We all know regular physical activity makes everything better. But it is hard to find the motivation to exercise when you’re exhausted. Jamie Spannhake has a plan.
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I Never Had a Hard Time Motivating Myself to Exercise
I enjoy moving my body and have always been good at managing my time to fit exercise into my schedule. I’ve been a regular gym attendee, a dedicated yogi, a twice-weekly tennis player and a member of a running club.
But Then I Got COVID Last Summer
And that was followed by long COVID, which didn’t lift until early this year. During that time, I was often exhausted and exercise made me more tired. The usual inherent motivation to exercise — feeling good after a workout — was gone. My healthy routine of exercise as part of my regular every day also fell away.
How Do We Find Our ‘Get-Up-and-Go?’
Now that I am no longer feeling so exhausted, I want to exercise regularly again.
Actually, I want to want to exercise again, but I’m finding it hard to motivate.
Finding the motivation to exercise can be challenging, especially when work and other responsibilities take up most of your time. And if you don’t enjoy exercising — or haven’t enjoyed it in so long you’ve forgotten what it feels like — it is doubly hard.
We Need a Good Plan
If you are having similar struggles, my exercise motivation plan might work for you too. Here are five tips that can help us get motivated to exercise.
1. Start Small
Starting small can help you get motivated to exercise when you have a busy work schedule and don’t enjoy working out. Don’t jump into an intense workout routine right away. Start with small, achievable goals, such as taking a short walk during your lunch break or doing a quick exercise routine before work. For example, you could start with a 10-minute walk or a few minutes of stretching before work or during your lunch break. Once you get into the habit of doing these small activities, you can gradually increase the intensity and duration of your workouts. The key is to start with small, achievable goals that won’t feel overwhelming, making it easier to stick with them.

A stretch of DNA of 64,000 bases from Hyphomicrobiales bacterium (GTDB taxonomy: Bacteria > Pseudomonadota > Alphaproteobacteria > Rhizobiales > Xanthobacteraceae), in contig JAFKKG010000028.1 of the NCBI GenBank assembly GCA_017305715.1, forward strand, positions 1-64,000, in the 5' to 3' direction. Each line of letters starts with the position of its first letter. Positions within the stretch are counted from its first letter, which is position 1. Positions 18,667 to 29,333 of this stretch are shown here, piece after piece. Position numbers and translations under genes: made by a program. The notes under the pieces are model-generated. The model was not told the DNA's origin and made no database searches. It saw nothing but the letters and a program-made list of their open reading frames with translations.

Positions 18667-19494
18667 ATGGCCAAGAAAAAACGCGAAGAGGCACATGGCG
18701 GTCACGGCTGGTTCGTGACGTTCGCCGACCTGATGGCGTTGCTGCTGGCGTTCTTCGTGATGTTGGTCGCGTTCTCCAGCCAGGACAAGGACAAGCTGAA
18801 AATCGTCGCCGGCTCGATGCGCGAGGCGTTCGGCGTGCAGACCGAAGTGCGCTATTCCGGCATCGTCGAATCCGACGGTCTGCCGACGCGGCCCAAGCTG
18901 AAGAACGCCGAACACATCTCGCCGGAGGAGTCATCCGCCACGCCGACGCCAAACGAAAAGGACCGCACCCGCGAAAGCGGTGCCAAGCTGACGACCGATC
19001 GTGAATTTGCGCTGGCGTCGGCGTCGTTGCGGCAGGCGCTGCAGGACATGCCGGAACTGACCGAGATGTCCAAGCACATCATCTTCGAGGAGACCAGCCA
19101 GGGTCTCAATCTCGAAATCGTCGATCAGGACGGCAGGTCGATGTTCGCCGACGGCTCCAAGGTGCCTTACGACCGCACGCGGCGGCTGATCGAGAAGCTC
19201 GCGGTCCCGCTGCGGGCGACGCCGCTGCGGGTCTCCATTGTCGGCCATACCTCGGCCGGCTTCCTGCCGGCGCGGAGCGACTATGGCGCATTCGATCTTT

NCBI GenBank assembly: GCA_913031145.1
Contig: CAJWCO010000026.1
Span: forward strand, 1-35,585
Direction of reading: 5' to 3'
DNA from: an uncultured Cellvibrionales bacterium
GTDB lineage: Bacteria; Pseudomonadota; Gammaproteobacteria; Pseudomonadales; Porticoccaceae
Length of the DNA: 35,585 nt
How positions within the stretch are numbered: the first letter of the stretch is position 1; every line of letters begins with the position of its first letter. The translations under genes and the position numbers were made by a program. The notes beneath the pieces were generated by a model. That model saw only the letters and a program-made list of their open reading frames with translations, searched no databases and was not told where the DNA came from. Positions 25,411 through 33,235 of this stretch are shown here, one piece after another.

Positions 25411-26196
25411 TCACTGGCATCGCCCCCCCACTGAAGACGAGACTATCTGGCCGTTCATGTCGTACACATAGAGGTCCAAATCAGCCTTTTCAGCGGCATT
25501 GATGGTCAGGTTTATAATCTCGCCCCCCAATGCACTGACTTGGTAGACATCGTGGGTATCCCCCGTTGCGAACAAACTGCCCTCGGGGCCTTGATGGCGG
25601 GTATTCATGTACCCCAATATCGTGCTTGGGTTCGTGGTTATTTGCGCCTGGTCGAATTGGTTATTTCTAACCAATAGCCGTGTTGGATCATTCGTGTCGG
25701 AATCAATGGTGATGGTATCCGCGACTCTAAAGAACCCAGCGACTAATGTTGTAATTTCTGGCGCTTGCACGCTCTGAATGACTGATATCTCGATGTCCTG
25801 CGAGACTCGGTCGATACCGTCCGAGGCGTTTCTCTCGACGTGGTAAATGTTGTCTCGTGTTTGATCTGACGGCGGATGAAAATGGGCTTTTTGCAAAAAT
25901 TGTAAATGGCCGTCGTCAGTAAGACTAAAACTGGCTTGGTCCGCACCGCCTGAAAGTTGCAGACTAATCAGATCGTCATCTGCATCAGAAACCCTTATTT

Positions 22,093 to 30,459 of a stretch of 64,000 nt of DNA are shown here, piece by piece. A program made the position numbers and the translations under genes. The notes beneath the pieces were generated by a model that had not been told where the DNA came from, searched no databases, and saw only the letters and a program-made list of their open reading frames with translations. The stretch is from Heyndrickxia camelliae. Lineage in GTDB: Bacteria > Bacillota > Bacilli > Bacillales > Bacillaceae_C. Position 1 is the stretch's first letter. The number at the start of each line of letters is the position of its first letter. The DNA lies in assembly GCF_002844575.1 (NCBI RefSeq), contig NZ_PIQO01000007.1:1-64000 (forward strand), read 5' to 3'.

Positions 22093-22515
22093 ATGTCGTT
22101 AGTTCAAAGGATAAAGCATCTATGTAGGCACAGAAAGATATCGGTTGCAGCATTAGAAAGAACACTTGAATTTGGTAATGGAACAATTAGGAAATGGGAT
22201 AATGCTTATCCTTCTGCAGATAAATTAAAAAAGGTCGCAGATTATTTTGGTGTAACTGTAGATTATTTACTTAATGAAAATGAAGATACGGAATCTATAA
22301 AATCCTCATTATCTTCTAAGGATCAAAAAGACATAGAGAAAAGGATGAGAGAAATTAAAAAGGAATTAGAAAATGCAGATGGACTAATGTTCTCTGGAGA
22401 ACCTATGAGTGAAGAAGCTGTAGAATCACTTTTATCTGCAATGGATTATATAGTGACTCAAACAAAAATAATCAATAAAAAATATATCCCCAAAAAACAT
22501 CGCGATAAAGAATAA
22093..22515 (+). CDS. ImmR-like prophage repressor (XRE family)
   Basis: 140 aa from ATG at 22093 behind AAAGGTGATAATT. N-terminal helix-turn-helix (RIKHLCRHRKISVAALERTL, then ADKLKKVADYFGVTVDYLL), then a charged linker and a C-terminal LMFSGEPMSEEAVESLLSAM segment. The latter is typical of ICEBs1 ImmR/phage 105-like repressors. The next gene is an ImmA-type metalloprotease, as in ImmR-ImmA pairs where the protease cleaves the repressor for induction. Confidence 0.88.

MY PLAN: 15 minutes of yoga at home each morning after I drop my daughter off at school and walk the dog, but before I start work (also from home).
2. Find an Accountability Partner
Having someone to exercise with or hold you accountable can make it more enjoyable and easier to stick to a routine. Consider finding someone who has similar fitness goals and can help you get motivated to exercise. This could be a friend, coworker or personal trainer who can help keep you accountable and on track. You could schedule workout sessions with your accountability partner or simply check in with each other regularly to share progress and offer support. By having someone else to exercise with or hold you accountable, you are more likely to stick with your routine and achieve your fitness goals.